First of all, I am unfortunately not an expert in physics, so please be indulge with me. I am trying to model a $2$-dimensional mass-spring system with $1$ mass and $3$ springs to solve a dynamics problem in frequency domain. I've been looking for a solution for a similar problem but I couldn't find anything useful. Are these classical newton equation of motion mass-spring systems limited to $1D$?

The mass $m$ is connected to $3$ springs $k_1, k_2, k_3$, which are fixed at their endpoints, rotations are possible. The springs are assumed linear and can be simplified $k_1=k_2=k_3$. In the equilibrium state, the angle between the springs is $120^{\circ}$.

2d mass spring system

  • $\begingroup$ In the case of 4(or 2) perpendicular springs, the motion of the mass can be approximated by Lissajous curves. $\endgroup$
    – Ali
    Feb 28, 2014 at 1:44
  • 1
    $\begingroup$ @HansBlix: I'm pretty sure the two-dimensional potential surface associated with the system is not separable as a quadratic form, so the question becomes, are you considering small or large displacements from equilibrium? If they are small then the Hessian of the potential can be used to determine the two eigenfrequencies. If they are large, it's more complicated. $\endgroup$ Feb 28, 2014 at 2:00
  • $\begingroup$ @HansBlix: Also, when you say "in frequency domain", does that imply that the mass is being forced by some source? Or is it just freely vibrating? $\endgroup$ Feb 28, 2014 at 3:38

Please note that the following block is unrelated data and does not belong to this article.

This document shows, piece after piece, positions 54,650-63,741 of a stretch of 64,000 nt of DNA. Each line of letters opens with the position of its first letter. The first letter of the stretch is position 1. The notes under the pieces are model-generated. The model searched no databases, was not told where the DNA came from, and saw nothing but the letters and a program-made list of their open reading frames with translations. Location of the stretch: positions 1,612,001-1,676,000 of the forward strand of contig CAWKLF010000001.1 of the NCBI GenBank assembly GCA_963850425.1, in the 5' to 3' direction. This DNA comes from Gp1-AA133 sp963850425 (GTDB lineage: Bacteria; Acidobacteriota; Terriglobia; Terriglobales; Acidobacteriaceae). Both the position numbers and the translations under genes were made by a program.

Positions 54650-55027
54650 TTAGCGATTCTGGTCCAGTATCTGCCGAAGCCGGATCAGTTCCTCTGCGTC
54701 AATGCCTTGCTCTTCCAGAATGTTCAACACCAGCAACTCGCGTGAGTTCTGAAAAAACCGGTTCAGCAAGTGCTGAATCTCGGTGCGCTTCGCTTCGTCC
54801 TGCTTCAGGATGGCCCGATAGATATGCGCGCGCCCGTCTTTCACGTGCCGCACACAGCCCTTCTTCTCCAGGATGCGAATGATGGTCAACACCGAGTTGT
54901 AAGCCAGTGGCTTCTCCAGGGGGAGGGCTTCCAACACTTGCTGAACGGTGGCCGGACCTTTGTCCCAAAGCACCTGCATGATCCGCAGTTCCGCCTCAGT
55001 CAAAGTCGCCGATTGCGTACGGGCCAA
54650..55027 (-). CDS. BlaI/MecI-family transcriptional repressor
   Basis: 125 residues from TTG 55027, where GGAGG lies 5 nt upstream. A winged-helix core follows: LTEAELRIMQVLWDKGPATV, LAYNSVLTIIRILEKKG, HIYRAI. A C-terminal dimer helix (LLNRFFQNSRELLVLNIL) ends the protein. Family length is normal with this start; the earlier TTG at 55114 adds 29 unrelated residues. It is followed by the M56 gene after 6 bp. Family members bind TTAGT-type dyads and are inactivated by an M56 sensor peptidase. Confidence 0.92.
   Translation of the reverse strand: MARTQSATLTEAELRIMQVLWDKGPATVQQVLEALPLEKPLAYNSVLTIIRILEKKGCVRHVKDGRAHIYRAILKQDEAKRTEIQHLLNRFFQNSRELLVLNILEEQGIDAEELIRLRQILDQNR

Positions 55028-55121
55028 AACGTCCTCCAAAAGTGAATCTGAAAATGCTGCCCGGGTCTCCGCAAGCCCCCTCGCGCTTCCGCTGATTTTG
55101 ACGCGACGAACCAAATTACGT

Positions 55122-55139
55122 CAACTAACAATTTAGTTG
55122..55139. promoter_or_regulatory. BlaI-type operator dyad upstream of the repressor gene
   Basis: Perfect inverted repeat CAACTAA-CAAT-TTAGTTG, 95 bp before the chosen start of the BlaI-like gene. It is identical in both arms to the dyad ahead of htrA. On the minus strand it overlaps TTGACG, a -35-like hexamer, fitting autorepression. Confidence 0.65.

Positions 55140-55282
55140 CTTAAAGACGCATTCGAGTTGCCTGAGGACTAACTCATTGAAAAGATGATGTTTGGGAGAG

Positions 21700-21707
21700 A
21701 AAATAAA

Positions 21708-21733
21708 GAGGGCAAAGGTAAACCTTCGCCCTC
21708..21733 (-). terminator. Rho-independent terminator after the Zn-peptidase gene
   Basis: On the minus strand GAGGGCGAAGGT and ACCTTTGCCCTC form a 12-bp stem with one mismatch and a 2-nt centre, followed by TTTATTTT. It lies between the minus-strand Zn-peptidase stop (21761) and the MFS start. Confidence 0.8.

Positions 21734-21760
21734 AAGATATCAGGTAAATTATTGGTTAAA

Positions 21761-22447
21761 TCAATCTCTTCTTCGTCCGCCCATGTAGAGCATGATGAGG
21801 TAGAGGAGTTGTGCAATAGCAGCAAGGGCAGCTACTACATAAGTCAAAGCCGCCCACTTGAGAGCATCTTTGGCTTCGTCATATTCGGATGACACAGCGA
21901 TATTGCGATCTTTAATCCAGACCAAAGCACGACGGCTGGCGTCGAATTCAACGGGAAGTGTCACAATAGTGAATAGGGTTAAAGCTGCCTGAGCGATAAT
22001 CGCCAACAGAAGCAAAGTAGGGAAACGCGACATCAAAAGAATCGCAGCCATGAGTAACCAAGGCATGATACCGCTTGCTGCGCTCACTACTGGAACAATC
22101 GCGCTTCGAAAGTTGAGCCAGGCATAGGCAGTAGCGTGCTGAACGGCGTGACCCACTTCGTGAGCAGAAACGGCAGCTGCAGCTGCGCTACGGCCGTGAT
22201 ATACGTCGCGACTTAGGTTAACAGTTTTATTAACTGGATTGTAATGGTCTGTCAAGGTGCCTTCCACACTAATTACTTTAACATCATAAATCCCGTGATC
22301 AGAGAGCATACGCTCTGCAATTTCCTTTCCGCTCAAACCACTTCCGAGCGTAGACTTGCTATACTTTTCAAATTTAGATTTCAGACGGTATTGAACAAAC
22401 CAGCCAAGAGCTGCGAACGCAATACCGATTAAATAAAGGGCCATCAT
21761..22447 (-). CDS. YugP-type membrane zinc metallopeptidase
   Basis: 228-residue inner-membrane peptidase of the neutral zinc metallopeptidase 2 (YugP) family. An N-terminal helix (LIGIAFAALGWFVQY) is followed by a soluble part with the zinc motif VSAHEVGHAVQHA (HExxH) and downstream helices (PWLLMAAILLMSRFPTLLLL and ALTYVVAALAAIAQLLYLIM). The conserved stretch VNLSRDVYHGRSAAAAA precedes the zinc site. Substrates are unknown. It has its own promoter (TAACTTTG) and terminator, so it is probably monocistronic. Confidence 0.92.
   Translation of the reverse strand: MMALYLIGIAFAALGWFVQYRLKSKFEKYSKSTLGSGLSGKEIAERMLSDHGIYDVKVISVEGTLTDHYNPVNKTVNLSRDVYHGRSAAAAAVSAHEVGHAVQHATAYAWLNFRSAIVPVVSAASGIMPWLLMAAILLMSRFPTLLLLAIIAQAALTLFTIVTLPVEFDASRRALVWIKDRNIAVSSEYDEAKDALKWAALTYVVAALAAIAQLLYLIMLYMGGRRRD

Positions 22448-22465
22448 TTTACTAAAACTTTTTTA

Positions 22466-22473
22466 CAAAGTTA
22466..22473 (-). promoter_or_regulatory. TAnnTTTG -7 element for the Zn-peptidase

• $\begingroup$ In the first step $\endgroup$
    – HansBlix
    Feb 28, 2014 at 11:17
  • $\begingroup$ I want to investigate perpendicular springs later, so thanks Ali! DumpsterDoofus: I will consider small displacements from equilibrium. So I will have a look into the Hessian potential to determine the eigenfrequencies. For the beginning I just want to know the eigenfrequencies, also from systems where more masses are interconnected in the same pattern as above. Later on there should be put a force on (homogeneous wave and wave spectra). $\endgroup$
    – HansBlix
    Feb 28, 2014 at 11:25

1 Answer 1


The simplest setup is for small displacements. Suppose the spring rest lengths are $L_1,L_2,L_3$, the mass has mass $m$, the springs have constants $k_1,k_2,k_3$, the angle is 120 degrees between attachments, and the attachment points are set up so that at rest, the springs are all unstretched.

The potential becomes $$U(\mathbf{r})=\sum_{j=1}^3\frac{k_j}{2}(|\mathbf{r}-\mathbf{u}_j|-L_j)^2$$ where $$\mathbf{u}_j=\{L_j\cos(2\pi j/3),L_j\sin(2\pi j/3)\}.$$ It's easy to verify that $$\nabla U(\mathbf{0})=\mathbf{0}$$ which means that the system is at equilibrium when the mass sits at the origin.

Defining $$H=\nabla\nabla U(\mathbf{0})=\left( \begin{array}{cc} \frac{1}{4} \left(k_1+k_2+4 k_3\right) & \frac{1}{4} \sqrt{3} \left(k_2-k_1\right) \\ \frac{1}{4} \sqrt{3} \left(k_2-k_1\right) & \frac{3}{4} \left(k_1+k_2\right) \\ \end{array} \right)$$ we obtain eigenvalues $$\lambda_\pm=\frac{1}{2} \left(k_1+k_2+k_3\pm\sqrt{k_1^2-k_2 k_1-k_3 k_1+k_2^2+k_3^2-k_2 k_3}\right)$$ and the ordinary vibrating frequencies become $$\omega_\pm=\frac{1}{2\pi}\sqrt{\frac{\lambda_\pm}{2m}}.$$ Notice that the lengths are irrelevant, and that in the case $k_1=k_2=k_3$ the frequencies become identical, thus becoming like a 2D spherical oscillator.

When you add more masses to the system, things get interesting.

What manner of driving force are you planning on applying?


Your Answer

By clicking “Post Your Answer”, you agree to our terms of service, privacy policy and cookie policy

Not the answer you're looking for? Browse other questions tagged or ask your own question.